Difference between Fact and Opinion

When it comes to life there are some things that are a matter of opinion and others that are a matter of fact. In order for something to be fact, it does not necessarily require that it is testable, but rather that it is something that could potentially be qualified as true or untrue. For example, I could say "I like the color orange." Now if I like something or don't like something is a matter of my opinion, but the statement "I like the color orange" could be either a true or an untrue statement. In this case, it is not a true statement, I do not like the color orange, thus it is a false fact. My opinion is if I like something, the fact is whether my statement is true or not.

When we begin to discuss matters of faith, we have the potential of confusing fact and opinion. This potential is heightened when we are trying to show respect or understanding in regard to the beliefs of others. Take for example the question of God's existence. Now, some would like to say that the existence of God is a matter of opinion. I would like to disagree. God's existence isn't based upon my belief or my opinion on the matter, rather God's existence is either true or false. It is a true fact or a false fact. Now, one might argue that we can't prove or disprove the existence of God. If God exists and we can't prove that God exists, this doesn't make God disappear. In a similar fashion if God doesn't exist and we can't disprove that he doesn't exist, this doesn't make God come into existence. The statement "God exists" is either true or false, which makes it a statement of fact (even if questionable fact) rather than a statement of opinion.

Now this separation of fact from belief and opinion becomes messy in religious circles when people from various theological backgrounds come together to discuss specific aspects of their shared faith. For example, in the Christian faith, discussions about baptism, communion/Eucharist, salvation, creation/evolution, and other topics can often lead to heated debate. The debates often become louder and stronger the more the participants believe that their beliefs are true. Now, an easy way to handle these differences is to say that it is all a matter of opinion. I may think that the bread and wine are only symbolic of Jesus' body and blood, whereas someone else may think that the bread and wine actually become the body and blood of Jesus. Now, the bread can't be only symbolic and actually the body of Jesus at the same time. Yes, the bread could both be the actual body of Jesus and a representative symbol, but it couldn't be only a representative symbol and the actual body. Thus, this isn't just a matter of opinion, but there must be some underlying truth or fact. The bread either is or isn't only a representation. The bread either is or isn't the actual flesh of Jesus.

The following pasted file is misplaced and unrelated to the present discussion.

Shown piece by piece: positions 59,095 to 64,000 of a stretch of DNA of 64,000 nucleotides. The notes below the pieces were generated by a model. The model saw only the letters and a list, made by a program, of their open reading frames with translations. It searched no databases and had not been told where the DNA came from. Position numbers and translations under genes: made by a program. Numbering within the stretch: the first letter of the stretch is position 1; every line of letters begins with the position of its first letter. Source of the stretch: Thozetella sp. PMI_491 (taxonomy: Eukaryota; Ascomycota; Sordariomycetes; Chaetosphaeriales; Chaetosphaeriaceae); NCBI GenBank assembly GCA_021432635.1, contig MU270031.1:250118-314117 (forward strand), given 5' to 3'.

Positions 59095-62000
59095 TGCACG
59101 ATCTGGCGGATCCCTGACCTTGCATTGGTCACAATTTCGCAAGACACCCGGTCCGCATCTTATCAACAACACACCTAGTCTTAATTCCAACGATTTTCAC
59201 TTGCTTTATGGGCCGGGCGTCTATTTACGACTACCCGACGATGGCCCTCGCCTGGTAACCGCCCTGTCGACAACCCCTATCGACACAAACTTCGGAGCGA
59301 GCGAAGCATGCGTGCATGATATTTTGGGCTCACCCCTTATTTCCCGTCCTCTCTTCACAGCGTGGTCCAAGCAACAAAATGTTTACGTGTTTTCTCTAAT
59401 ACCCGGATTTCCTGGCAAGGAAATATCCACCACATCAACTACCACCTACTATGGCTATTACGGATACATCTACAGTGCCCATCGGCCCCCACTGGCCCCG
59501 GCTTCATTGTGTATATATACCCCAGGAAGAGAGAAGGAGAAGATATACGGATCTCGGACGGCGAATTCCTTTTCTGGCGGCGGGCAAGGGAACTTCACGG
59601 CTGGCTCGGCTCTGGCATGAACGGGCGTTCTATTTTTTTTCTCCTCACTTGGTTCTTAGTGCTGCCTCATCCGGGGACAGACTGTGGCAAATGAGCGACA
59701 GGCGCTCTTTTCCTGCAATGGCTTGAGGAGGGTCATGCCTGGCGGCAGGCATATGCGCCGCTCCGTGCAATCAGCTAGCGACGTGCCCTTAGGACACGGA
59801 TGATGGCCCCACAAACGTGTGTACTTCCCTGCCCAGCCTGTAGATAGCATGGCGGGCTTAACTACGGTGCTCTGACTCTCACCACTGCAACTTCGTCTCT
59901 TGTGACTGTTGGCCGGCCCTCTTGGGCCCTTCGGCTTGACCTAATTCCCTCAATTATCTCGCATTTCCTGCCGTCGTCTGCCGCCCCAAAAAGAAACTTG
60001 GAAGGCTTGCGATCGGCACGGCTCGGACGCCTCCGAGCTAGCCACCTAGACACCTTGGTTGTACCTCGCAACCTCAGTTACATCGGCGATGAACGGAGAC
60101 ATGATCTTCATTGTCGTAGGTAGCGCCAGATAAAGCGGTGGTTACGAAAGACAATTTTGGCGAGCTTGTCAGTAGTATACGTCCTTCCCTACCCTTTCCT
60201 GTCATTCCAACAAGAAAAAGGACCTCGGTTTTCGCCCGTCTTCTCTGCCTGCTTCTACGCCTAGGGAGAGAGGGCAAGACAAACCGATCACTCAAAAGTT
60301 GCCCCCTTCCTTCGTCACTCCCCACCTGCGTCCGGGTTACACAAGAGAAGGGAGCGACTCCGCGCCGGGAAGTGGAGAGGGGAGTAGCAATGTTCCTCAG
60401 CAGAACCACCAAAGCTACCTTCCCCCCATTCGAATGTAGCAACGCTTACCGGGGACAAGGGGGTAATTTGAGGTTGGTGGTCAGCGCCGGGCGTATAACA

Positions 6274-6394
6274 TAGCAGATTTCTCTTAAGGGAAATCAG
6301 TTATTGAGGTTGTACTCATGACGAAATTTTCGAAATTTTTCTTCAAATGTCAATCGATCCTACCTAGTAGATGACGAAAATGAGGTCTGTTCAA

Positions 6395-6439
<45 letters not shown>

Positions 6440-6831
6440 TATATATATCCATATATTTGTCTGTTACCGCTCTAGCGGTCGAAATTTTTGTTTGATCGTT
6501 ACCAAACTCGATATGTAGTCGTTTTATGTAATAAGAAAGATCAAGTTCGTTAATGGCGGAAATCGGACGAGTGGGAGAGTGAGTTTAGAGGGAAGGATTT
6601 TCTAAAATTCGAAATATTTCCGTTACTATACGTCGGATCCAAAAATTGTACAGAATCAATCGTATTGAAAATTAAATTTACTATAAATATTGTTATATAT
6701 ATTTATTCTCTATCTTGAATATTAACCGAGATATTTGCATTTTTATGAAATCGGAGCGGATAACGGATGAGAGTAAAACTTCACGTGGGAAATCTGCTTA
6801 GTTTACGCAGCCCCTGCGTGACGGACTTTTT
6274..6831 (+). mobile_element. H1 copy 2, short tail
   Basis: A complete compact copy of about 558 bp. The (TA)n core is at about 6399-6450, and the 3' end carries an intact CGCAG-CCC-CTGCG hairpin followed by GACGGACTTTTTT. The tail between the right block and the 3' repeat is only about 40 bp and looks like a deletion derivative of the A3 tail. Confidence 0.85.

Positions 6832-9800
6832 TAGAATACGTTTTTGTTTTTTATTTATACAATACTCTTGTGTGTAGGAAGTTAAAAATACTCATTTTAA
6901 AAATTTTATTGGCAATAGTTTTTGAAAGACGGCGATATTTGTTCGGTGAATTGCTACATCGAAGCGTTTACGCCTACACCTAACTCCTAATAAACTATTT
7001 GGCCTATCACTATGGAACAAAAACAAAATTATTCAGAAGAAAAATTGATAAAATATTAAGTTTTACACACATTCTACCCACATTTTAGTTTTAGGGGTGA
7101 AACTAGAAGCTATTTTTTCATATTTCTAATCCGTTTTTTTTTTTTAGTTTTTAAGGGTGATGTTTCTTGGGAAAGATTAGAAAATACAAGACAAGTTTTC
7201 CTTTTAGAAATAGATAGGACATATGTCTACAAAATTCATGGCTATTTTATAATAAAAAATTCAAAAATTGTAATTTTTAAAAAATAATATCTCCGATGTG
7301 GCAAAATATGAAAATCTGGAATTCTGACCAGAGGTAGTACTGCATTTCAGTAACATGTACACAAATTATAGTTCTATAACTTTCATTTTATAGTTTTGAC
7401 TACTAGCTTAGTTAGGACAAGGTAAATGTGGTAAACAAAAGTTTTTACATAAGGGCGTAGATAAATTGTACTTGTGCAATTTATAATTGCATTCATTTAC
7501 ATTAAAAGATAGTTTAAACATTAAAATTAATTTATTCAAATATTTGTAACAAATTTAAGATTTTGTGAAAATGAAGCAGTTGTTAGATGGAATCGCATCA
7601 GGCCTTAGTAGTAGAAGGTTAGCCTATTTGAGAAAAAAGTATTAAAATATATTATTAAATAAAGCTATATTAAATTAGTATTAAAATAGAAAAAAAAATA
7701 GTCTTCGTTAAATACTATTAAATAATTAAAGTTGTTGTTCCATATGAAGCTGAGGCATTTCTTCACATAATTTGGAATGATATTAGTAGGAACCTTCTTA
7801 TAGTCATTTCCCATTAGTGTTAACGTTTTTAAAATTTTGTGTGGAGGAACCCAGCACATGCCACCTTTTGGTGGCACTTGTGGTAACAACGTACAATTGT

When we decide to recognize that these opinions we are expressing are whether we think something is a true fact or a false fact, we then realize that some opinions are right and some are wrong. This is where the potential for division in a religious community becomes a legitimate concern. It is here that it is important that we pick up an ecumenical spirit, which begins with humility. In order to show respect for other's opinions and beliefs and to honestly take the time to hear them out, one must first realize that he or she may be wrong. The realization that our human capacities are limited and very few people if any are able to completely grasp all of reality and all of what defines faith and God, this brings us to a place where we can recognize that we might be wrong, and the other person may have something to teach us. It is in this place of humility that true ecumenical discussion begins.


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